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Is Clemson’s Honors College worth it?

Free printing, internship opportunities, smaller class sizes, a more in depth curriculum, speakers from around the country and closer connections with your professors; those are just some of the perks of being in Clemson’s Calhoun Honors College, and all you have to do after applying and being accepted is maintain a 3.5 GPA and pay a $500 fee each semester. But who’s in the Honors College, what are the requirements and is it worth it?
“I think the students that are most attracted to the Honors College are students that are attracted to Clemson,” Executive Director Dr. Bill Lasser said. “[Someone who] wants the big university, wants the whole college experience, wants the football and wants the whole social experience of a big, particularly southern college, but… they’re kind of also drawn to a small liberal arts college with smaller classes, really getting to know faculty, really getting [to] be able to explore the broader side of their minds, and they want sort of intensive experiences within their departments.”
Lasser is the head of the Honors College and has seen student’s interest in joining grow exponentially during his time here.
“In 2000, you didn’t apply to the Honors College, you just applied to Clemson and you’d be invited to be in the Honors College based on certain numbers,” Lasser said. “…now we’ll admit significantly less than half of the students that apply, and each year we have more applicants.”
A reason for the increase of applicants may be that Clemson’s Honors College is now one of the top ten Honors Colleges in the country and offers the same kind of quality education that top out of state schools do for a far lesser cost.
“I think that as a practical matter, I mean one of the reasons that Honors Colleges have become in general much more attractive, and I think Clemson in particular, is financial,” Lasser said.
“I think a lot of times students are looking at private schools and top out of state schools and from an honors college point of view we’re providing much the same kind of education at just a far cheaper price. So the additional [$500] fee is more but for many families the perception is actually compared to an education that you pay $65,000 a year for.”
Junior Religious Studies major James Power agrees with Lasser, saying that the challenge of the honors courses is what drew him to Calhoun.
“I just wanted the rigor of it,” Power said. “In high school, AP classes really suited my style a lot more, just because it was a smaller class, it was more intensive, it was also more analytical which challenged me more and helped me pay more attention, [so] I made better grades. And so, it taught me better study skills and so I thought a continuation of that going into the Honors College.”
Power has been in the Honors College since his freshman year, and stated the biggest perk for him was getting to hear keynote speakers from around the country.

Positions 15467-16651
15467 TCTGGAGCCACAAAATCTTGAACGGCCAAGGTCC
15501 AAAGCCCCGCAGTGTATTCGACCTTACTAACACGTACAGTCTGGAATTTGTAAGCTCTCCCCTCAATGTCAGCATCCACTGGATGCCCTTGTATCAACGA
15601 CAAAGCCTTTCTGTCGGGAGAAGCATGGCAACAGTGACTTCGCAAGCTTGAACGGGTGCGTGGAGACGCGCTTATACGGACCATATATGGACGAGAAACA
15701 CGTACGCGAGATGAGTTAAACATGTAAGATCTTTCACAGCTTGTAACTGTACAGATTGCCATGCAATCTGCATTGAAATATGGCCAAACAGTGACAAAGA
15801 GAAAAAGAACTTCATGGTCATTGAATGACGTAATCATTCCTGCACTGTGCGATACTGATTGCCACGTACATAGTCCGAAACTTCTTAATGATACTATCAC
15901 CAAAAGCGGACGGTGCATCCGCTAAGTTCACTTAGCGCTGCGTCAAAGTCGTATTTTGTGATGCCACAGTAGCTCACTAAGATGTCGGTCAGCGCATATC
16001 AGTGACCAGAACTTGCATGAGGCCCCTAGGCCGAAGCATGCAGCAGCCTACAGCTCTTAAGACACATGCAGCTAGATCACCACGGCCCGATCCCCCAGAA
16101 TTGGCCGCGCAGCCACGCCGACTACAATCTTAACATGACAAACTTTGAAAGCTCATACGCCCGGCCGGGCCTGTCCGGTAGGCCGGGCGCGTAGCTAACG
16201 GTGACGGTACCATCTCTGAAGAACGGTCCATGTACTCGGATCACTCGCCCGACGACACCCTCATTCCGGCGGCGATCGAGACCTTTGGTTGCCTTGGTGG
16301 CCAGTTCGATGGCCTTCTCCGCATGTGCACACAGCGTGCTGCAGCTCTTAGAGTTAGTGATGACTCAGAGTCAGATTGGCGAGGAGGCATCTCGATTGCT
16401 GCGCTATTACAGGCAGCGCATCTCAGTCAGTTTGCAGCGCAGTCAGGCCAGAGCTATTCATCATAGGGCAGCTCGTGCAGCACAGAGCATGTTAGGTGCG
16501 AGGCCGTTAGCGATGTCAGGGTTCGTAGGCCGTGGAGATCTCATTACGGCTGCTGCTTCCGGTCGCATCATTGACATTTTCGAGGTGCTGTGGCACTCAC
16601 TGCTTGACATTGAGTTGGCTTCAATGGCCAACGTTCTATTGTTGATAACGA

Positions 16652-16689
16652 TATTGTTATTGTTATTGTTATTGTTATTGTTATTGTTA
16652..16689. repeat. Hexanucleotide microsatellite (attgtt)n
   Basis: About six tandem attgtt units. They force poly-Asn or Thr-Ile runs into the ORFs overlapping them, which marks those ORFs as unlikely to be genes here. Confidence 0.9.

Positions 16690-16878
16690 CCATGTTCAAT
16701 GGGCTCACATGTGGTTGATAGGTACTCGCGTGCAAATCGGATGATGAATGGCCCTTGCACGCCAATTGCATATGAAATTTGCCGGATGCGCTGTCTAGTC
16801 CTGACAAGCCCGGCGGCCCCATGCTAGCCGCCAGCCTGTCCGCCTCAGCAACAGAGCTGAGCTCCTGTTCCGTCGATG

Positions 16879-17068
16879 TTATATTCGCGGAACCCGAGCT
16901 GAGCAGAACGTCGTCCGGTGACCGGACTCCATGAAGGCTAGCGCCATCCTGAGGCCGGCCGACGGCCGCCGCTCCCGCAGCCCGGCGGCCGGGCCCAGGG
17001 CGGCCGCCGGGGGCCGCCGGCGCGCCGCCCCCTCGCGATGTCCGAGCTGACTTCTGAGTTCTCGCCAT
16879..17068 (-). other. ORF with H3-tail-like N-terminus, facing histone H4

“[Supreme Court Justice] Sotomayor was definitely probably the biggest name that came to campus. As far as connection to my major, [Greek scholar] Bart Ehrman was definitely the most connected to what I’m studying,” Power said. “Also it was cool during the elections last school year, the directors of the Honors College Dr. Lasser and his associate Dr. Fine are both political science professors, and so it was cool getting their input during the elections and their input on how the political process was playing out between Trump and Clinton and everything that was going down there … I think over 200 people show up during the debates and to view the commentary afterward.”
Honors College students not only enjoy getting to hear from speakers from other parts of the United States, but also get to develop closer relationships with their professors.
“Honestly, I really think so far the biggest perk has been getting to know my professor,” sophomore Accounting major Heidi Griesbach said. “I meet with her,  so that I can keep up with my Honors project, and it really helps because I really want a good professor recommendation and she used to work as a marketer for the Atlanta Braves and so you just need someone like that for a good recommendation.”
Griesbach also said she’s counting on her membership in the Honors College to be of benefit after graduation.
“I’ve talked to a lot of the big bank industries and they actually say for some internship pools…they only look at the Honors students, and it just seemed like something that would stand out on a resume,” Griesbach said.
And for some Honors students, Calhoun has made their college experience what it is, and has been the best part yet, like for freshman Math major, Evan Haithcock.
“Honestly, I would definitely recommend applying because I would not have enjoyed my Clemson experience as much as I have had I not been in the Honors College,” Haithcock said.

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